That One Time We Centralized a Decentralized Team in Bulgaria

“A Guatemalan, a Ukranian, a German, a Polish, an American and a Swiss walk into a bar in Sofia, and order some drinks...” Now, you might think that some weird dad joke will come after this line, but this is basically what our month in Bulgaria looked like every Friday night. The rest of the week…we work and code. 

So you might be asking how did all these people end up in Sofia drinking together. Well, the answer lies in cryptocurrency, taxes, an expired visa, horrible food, an awesome hacker house, and a very odd group of individuals meeting up together. Follow me on this journey.

How it all began…

So if you haven’t heard of Accointing by now, you:

a) probably haven’t done your crypto taxes
b) you’re not tracking your portfolio and really have no clue how much money you have invested in crypto.

Now, everyone in Accointing has a similar background, the majority of us were always sort of mavericks in our industries: technology, FMCG, consulting, AI, etc., always trying to defy the status quo and coming up with new ways of doing things, but we would be either shut down by the system or didn’t quite have the best manner to say things. Crypto provided us the way to do so. By some miraculous event and the alignment of the crypto planets, that month in Bulgaria worked out perfectly. It was the first time we would all meet up- no mutual friends, no mutual backgrounds, foreigners in every way…and it was great.

The hacker-house

So the hacker-house was a 4 story building with 9 rooms. We had a dining room table so we could have our meals together (we ate together more than we probably do with our families). We had a living room for Gitlab issues review and presentations. It had everything you expected from a hacker house (it’s own bar included). We basically ate pizza every other day, and when delivered, orders were always mixed-up because they came back written in Bulgarian. Still, there was no way of complaining… because obviously, they would only speak Bulgarian. Sharing meals together felt like family or long time friends. We made that house our home for those 3 weeks very fast.

Working together

So the company is comprised of people from Guatemala, Germany, Switzerland, Ukraine, Poland, and the United States. The company language is English, so you can imagine that some English words might sound different depending on where you come from. By the third day, we managed to decipher words through the accents. After getting the user stories, we all headed to work without any constraints. Progress was being made…very fast. The designers were working with the app developers. The project manager was able to precisely explain what features would look like. There were no ifs or buts. Things would just get done, but on Friday nights…we would party. Our nights would all start with either Guatemalan Rum or Ukrainian Vodka, some board game (usually Secret Hitler). Then, we would head out to the bars in Sofia. I will just say that some people left quite a big impression of their drinking abilities and some others…not so much.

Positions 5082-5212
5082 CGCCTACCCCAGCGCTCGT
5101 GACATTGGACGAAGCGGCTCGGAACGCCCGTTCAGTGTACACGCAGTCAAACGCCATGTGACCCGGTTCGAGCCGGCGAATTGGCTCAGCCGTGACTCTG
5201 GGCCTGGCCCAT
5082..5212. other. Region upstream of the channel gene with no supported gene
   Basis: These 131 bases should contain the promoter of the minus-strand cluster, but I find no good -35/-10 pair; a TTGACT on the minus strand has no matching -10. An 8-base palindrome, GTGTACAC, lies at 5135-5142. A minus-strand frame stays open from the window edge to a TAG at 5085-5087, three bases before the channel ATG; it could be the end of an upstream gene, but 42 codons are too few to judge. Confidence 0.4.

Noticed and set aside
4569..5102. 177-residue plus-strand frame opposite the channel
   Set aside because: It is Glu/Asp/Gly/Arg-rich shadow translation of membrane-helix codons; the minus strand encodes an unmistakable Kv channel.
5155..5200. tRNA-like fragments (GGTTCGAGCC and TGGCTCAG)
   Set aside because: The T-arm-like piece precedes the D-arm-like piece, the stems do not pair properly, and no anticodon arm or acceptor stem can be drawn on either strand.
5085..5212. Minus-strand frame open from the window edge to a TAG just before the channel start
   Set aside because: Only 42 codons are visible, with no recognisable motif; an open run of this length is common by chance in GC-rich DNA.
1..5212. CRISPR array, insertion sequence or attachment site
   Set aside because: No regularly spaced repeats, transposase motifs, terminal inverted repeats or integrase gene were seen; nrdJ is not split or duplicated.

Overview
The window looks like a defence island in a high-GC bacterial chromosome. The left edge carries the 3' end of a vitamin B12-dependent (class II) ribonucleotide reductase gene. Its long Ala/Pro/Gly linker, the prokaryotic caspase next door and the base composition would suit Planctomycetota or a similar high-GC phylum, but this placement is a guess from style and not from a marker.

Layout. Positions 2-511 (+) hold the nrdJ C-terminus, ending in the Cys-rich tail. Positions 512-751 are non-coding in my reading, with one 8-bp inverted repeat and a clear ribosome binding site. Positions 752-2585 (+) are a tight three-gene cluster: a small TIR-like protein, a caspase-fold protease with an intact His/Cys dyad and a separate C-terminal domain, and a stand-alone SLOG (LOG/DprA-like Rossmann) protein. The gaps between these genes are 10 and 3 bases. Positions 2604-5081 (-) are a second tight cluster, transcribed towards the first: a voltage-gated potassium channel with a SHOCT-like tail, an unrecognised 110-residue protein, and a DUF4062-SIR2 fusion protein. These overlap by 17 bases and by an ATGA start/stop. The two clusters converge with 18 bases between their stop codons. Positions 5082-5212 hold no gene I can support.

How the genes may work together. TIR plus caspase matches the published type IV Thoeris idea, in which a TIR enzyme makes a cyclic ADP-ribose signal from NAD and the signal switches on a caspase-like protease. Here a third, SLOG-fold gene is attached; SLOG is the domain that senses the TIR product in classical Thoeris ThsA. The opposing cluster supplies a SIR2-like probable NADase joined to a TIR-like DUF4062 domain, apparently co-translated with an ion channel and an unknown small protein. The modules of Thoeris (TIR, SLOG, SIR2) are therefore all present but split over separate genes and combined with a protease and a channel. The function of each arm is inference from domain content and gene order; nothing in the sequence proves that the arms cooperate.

Parting ways (but we will always have Slack)

Those weeks were the most intense weeks for the team. Working very long hours a week, basically waking up, getting some coffee, eating your breakfast, and getting to work. We wanted to get things done, and we need to take advantage that we were all there. It was nice to get recognition from your teammates for a job well done and fix it fast when you had a couple of bugs. We realized that even though we’ve always been so far away from each other, we would still laugh and share the same jokes we did through Telegram and Slack.

The last week was the hardest: you miss home, your family, girlfriend, you miss your dog, regular food, etc. However, the truth of the matter is that we all came in as strangers to that house, and walked out as colleagues and friends. I don’t know what your job is like and what you are doing today. Still, for me, this was an eye-opener of how working environments will work out in the future: no cultures, no religion, no race…just people.

In conclusion

There was a great learning curve for all of this. We realized that, even though progress during that time in Bulgaria was incredible, it was clearly not sustainable. People have lives and families to go back to. You can’t be working until 2 a.m. in the morning because you need to take the dog out the next day or do laundry or wash dishes.

What I can tell you is that since then, there are fewer issues, fewer communication problems, and above all, great relationships with great people. In Accointing, we are not only building a fantastic crypto platform, but we are also paving the way for the work industry. We are showing how a decentralized team with decentralized technologies can do amazing things, and you only need to meet once a year to have some Rum, drink some Vodka and play Secret Hitler somewhere in Bulgaria…or any other place is fine. 



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